I, tunes


After eight years of making playlists, I've never wavered from one simple rule: I play the music I want to hear if I'm eating in a restaurant, not what I think the customer wants to hear. We have a fondness at Momofuku for unconventional food and design, and the music ties it all together. We don't have much to speak of in terms of décor, so we make a feature of the music.

One of the key benefits of the only-playing-music-I-want-to-hear-in-restaurants rule is that it narrows down the entire musical universe to a master list of about 4000 songs. This might seem like a really small number, but in a bizarre totalitarian restaurant-music situation, it works.

It also neatly excludes all classical music and most jazz. Jazz in restaurants usually boils down to the same three albums everywhere anyway: Kind of Blue and Sketches of Spain by Miles Davis, and The Dave Brubeck Quartet's Time Out. These records are fantastic on their own, but they've been so recklessly overplayed that they endanger our enjoyment of jazz as an entire art form, kind of like the overfishing of bluefin tuna. Current top40 pop is out; techno-emo is a no-no, naturally, as are bands such as Enya, Travis and Coldplay, which I consider only really appropriate as soundtracks for the most marginal of Max Brenner branches.

In reality, though, we'll play just about anything. I like obscurity, but I don't want it to all be so esoteric that it's completely unfamiliar. So maybe I won't play Kiss, but I'll definitely blast Ace Frehley's solo album. Want to listen to The Rolling Stones? Sorry, you're stuck with Between the Buttons. You love Bob Dylan? We're gonna make the best of his triumvirate of lambasted Christian rock albums while you dine. Just because a song or a band doesn't register on the pop-culture Zeitgeist doesn't mean it can't be fantastic (and useful) ambient noise.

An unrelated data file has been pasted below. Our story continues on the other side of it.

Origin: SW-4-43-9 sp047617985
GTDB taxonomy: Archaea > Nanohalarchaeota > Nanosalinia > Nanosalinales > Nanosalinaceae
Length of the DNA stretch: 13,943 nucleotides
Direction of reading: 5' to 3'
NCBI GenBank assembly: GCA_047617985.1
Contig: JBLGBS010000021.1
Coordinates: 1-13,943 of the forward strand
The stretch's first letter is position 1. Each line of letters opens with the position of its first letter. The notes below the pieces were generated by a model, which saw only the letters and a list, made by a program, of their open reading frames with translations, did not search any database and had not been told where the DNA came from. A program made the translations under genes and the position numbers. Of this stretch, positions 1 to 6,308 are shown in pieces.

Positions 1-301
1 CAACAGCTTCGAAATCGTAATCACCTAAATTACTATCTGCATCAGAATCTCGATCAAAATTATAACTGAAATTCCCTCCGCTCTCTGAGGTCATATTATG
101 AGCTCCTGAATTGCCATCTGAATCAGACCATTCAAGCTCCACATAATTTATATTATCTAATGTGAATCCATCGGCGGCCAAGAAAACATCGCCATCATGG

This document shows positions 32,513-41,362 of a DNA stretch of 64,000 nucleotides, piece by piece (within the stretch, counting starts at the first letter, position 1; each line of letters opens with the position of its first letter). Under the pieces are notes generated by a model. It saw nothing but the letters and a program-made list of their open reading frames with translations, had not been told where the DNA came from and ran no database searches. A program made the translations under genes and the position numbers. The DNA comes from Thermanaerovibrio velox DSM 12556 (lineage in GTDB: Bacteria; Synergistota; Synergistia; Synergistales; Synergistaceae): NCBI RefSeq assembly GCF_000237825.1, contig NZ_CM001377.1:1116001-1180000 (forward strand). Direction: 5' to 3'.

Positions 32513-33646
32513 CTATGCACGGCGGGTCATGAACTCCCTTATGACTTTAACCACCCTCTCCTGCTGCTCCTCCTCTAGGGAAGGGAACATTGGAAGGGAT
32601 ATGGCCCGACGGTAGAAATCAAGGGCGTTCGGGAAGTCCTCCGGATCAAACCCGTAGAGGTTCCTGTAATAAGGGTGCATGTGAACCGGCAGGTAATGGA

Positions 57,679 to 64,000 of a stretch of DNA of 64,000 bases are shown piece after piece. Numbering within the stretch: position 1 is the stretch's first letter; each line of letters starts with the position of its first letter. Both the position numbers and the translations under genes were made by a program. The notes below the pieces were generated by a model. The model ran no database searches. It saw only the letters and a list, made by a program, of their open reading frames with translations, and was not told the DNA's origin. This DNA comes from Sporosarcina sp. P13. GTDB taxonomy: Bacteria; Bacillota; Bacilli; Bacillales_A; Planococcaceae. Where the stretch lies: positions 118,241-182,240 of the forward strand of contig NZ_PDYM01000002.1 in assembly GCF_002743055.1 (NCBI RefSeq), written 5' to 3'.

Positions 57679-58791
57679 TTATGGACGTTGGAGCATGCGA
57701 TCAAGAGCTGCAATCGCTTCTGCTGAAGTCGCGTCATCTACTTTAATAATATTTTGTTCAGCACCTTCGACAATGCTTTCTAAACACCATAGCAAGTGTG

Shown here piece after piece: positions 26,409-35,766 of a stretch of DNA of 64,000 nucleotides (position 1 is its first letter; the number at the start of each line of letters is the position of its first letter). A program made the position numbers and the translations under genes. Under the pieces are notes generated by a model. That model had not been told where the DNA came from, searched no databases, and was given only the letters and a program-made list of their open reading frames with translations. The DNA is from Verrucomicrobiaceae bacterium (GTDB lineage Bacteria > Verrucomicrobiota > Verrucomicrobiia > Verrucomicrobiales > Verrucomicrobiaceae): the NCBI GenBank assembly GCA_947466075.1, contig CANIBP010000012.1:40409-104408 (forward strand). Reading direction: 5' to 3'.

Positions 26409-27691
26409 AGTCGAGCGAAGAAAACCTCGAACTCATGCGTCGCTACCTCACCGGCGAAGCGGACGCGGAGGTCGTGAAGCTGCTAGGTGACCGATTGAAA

I make the playlists myself for all the Momofuku restaurants. Every restaurant has two iPods (one for back-up) and each currently has 16 playlists. I'd estimate they take something like two weeks to put together. They're particular to each restaurant - you'll never hear exactly the same progression of songs at the Noodle Bar on First Avenue that you'd hear at Má Pêche, or in Toronto. (You can bet, though, that you'll hear "Work Hard/Play Hard" by Palace Music at all of them.) I doubt that anyone eating at Momofuku Seiobo in Sydney walks through the door expecting to hear Tesla's "Love Song" fade into a fiddle-heavy "We're Stepping Out Tonight" by Bobby Hicks, then a transition into Eddie Hazel's rendition of "California Dreamin'".

Seiobo is also, in a way, a shrine to Angus Young, the patron saint of Momofuku. We have two pictures of him on the wall, and I believe that we've already played every possible AC/DC song there during service, including "Big Balls", and we always try our best to play as much Bon Scott as possible.

Some pet peeves: no eulogy worship when a music star passes away, and don't play the music of a musician if they happen to be eating at your establishment at that time. And absolutely no Morrissey. Ever.

Once you've become comfortable with your 4000-song universe, the next step is the difficult part: choosing about 150 of those songs to fill eight to 10 hours' listening on an iPod. You never want the diner to hear the same song twice during service. (Don't listen to your staff if they say they're sick of hearing the same music; they just haven't realised yet that there are only 4000 acceptable songs.) Then further editing is required to make sure songs such as Pink Floyd's "Fearless" fade out early - at, say, five minutes and nine seconds - so you don't end up with football chants over the kombu doughnuts. Put on some headphones, go over your list and check that all the volume levels are equal. Give the mix an amazing name, such as MOMOFUKU BEST SUMMER MIX 2012 4EVAZ!!!! and you're ready to rock.

Momofuku Best Summer Mix 2012 4evaz!!!!

Listen to David Chang's Momofuku playlist with your Spotify account. If you don't have a Spotify account, follow the prompts to open one.


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